import com.jolbox.bonecp.BoneCPDataSource;
import flux.Configuration;
import flux.DatabaseType;
import flux.Engine;
import flux.Factory;

import javax.naming.Context;
import javax.naming.InitialContext;
import javax.naming.NamingException;
import java.sql.Connection;
import java.sql.SQLException;

public class FluxEngine {

    private static Context initialContext;

    static {
        try {
            System.setProperty(Context.INITIAL_CONTEXT_FACTORY, "org.apache.naming.java.javaURLContextFactory");
            System.setProperty(Context.URL_PKG_PREFIXES, "org.apache.naming");
            initialContext = new InitialContext();
            initializeDataSource();
        } catch (NamingException e) {
            // log exception
        } catch (SQLException e) {
            // log exception
        }
    }

    public static void initializeDataSource()  throws NamingException, SQLException {
        BoneCPDataSource ds = new BoneCPDataSource();
        ds.setJdbcUrl("jdbc:mysql://localhost:3306/flux710?relaxAutoCommit=true");
        ds.setUsername("flux");
        ds.setPassword("secret");
        ds.setMinConnectionsPerPartition(10);
        ds.setMaxConnectionsPerPartition(50);
        ds.setPartitionCount(1);
        ds.setConnectionHook(new DatabaseShutdownHook());// Required only if you need notifications.
        ds.setTransactionRecoveryEnabled(true);// Important: This should be enabled
        ds.setAcquireRetryAttempts(10);//default is 5
        ds.setAcquireRetryDelay(10000);// default is 7 secs
        ds.setReleaseHelperThreads(5);

        Connection con = ds.getConnection();
        if (con != null) {
            initialContext.rebind("FluxDataSource", ds);
            con.close();
        }
        System.out.println("DataSource configured.");
    }

    public static void main(String[] args) throws Exception {
        Factory f = Factory.makeInstance();
        Configuration c = f.makeConfiguration();
        c.setDatabaseType(DatabaseType.MYSQL);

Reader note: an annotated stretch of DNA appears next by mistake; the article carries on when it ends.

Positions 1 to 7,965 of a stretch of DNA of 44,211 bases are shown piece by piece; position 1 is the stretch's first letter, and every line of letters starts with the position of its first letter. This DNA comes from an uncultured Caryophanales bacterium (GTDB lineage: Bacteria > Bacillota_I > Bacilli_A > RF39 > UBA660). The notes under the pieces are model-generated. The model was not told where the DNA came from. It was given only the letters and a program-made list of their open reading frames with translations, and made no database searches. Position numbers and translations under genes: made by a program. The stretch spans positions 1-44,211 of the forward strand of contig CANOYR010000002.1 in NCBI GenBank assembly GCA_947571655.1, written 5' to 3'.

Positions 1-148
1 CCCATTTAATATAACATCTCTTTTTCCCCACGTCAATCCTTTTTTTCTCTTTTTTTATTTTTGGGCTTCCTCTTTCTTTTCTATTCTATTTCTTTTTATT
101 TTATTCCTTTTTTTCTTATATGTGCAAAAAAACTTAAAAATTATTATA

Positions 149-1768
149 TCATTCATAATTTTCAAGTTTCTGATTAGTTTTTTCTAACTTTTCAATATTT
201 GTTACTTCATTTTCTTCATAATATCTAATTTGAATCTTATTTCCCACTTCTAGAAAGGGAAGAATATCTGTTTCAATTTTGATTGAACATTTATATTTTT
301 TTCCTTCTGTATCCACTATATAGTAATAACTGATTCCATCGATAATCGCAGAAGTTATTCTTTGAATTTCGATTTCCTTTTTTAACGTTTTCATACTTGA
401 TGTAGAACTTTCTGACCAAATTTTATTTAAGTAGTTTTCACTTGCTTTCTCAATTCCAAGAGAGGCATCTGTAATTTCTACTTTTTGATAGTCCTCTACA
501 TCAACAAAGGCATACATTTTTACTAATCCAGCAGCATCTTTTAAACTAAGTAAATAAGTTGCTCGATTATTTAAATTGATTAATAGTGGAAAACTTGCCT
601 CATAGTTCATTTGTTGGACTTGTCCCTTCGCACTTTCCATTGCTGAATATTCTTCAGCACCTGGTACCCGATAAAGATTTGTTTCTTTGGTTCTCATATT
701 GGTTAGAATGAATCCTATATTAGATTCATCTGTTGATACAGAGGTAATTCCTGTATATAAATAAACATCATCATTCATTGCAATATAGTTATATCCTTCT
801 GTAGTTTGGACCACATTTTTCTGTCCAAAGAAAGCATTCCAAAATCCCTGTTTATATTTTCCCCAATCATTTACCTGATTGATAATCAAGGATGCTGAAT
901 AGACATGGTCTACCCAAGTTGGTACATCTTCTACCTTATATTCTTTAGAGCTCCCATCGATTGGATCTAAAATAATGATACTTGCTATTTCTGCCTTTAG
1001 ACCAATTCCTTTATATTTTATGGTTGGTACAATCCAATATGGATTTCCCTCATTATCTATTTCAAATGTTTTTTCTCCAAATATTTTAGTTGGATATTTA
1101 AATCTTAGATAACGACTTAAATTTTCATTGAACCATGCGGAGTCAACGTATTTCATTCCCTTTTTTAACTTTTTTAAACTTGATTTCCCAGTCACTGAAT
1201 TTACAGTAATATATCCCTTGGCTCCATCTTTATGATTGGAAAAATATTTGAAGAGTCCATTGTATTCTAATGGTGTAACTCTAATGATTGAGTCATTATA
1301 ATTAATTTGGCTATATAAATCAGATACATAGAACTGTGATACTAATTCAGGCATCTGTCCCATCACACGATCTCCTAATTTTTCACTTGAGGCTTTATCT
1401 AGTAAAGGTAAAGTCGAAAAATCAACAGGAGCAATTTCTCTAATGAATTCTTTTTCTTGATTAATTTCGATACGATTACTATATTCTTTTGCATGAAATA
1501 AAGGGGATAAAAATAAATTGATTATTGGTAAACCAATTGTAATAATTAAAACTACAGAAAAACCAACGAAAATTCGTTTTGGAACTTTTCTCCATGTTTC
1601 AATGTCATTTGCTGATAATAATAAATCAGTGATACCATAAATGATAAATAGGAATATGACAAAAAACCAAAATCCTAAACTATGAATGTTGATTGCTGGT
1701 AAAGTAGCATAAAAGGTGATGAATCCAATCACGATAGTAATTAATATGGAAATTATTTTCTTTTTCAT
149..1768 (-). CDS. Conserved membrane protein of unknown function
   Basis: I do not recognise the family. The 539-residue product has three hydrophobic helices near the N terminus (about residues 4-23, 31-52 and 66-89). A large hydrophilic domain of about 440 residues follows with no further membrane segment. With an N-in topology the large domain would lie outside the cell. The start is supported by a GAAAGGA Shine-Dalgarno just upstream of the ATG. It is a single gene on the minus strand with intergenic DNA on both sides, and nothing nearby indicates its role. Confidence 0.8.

c.setDataSource("FluxDataSource");
        Engine engine = f.makeEngine(c);
        engine.start();
        System.out.println("Engine started.");
    }
}

Data sources should be made available via JNDI for Flux to use them. So, in this example I used Tomcat JNDI support to expose the BoneCP datasource via JNDI. There are also other ways to expose this via JNDI when running Flux as a standalone server. Tomcat JNDI was easy to configure though as you can see from the code above. The BoneCP data source should be configured for transaction recovery and you can set the number of recovery attempts and retry delay.

I have created a simple flow chart which has a Timer Trigger followed by a Java Action. The timer is configured to fire every 15 seconds for 5 times as shown below.

process_data.png

Here is a sample output of running this job in Flux configured with BoneCP and MySQL database. I shutdown MySQL server when this job was running and you can see the BoneCP recovery attempts and after a while I brought back the MySQL server and BoneCP successfully recovered. Now, you can see Flux execute the last occurrence of this job successfully.

DataSource configured.
Engine started.
Done processing data

Done processing data

Done processing data

Done processing data

Database down at Sun Oct 10 12:18:12 MDT 2010
Oct 10, 2010 12:18:12 PM com.jolbox.bonecp.ConnectionHandle markPossiblyBroken
SEVERE: Database access problem. Killing off all remaining connections in the connection pool. SQL State = 08007
Oct 10, 2010 12:18:12 PM com.jolbox.bonecp.MemorizeTransactionProxy invoke
SEVERE: Connection failed. Attempting to recover transaction on Thread #70
Oct 10, 2010 12:18:14 PM com.jolbox.bonecp.hooks.AbstractConnectionHook onAcquireFail
SEVERE: Failed to acquire connection Sleeping for 10000ms and trying again. Attempts left: 10. Exception: java.net.ConnectException: Connection refused: connect
Failure to acquire connection at Sun Oct 10 12:18:14 MDT 2010. Retry attempts remaining : 10
Oct 10, 2010 12:18:26 PM com.jolbox.bonecp.hooks.AbstractConnectionHook onAcquireFail
SEVERE: Failed to acquire connection Sleeping for 10000ms and trying again. Attempts left: 9. Exception: java.net.ConnectException: Connection refused: connect
Failure to acquire connection at Sun Oct 10 12:18:26 MDT 2010. Retry attempts remaining : 9
Oct 10, 2010 12:18:38 PM com.jolbox.bonecp.hooks.AbstractConnectionHook onAcquireFail
SEVERE: Failed to acquire connection Sleeping for 10000ms and trying again. Attempts left: 8. Exception: java.net.ConnectException: Connection refused: connect
Failure to acquire connection at Sun Oct 10 12:18:38 MDT 2010. Retry attempts remaining : 8
Oct 10, 2010 12:18:48 PM com.jolbox.bonecp.MemorizeTransactionProxy invoke
SEVERE: Recovery succeeded on Thread #70
Done processing data

The following BoneCP dependencies are required in the classpath:
bonecp-0.7.0.jar
guava-r07.jar
slf4j-api-1.6.1.jar
slf4j-jdk14-1.6.1.jar (Note: You can use any logger bindings supported by slf4j. Using JDK logger for simplicity and one less jar.)

To configure Tomcat JNDI, you need to have these jars in classpath:
catalina.jar
tomcat-juli.jar

Let me know if you have any trouble setting up this in Flux.

(Update: 10/13): Updated to reference the latest stable 0.7.0 release which now uses Google guava instead of the retired Google collections library and fixed slf4j dependency requirement.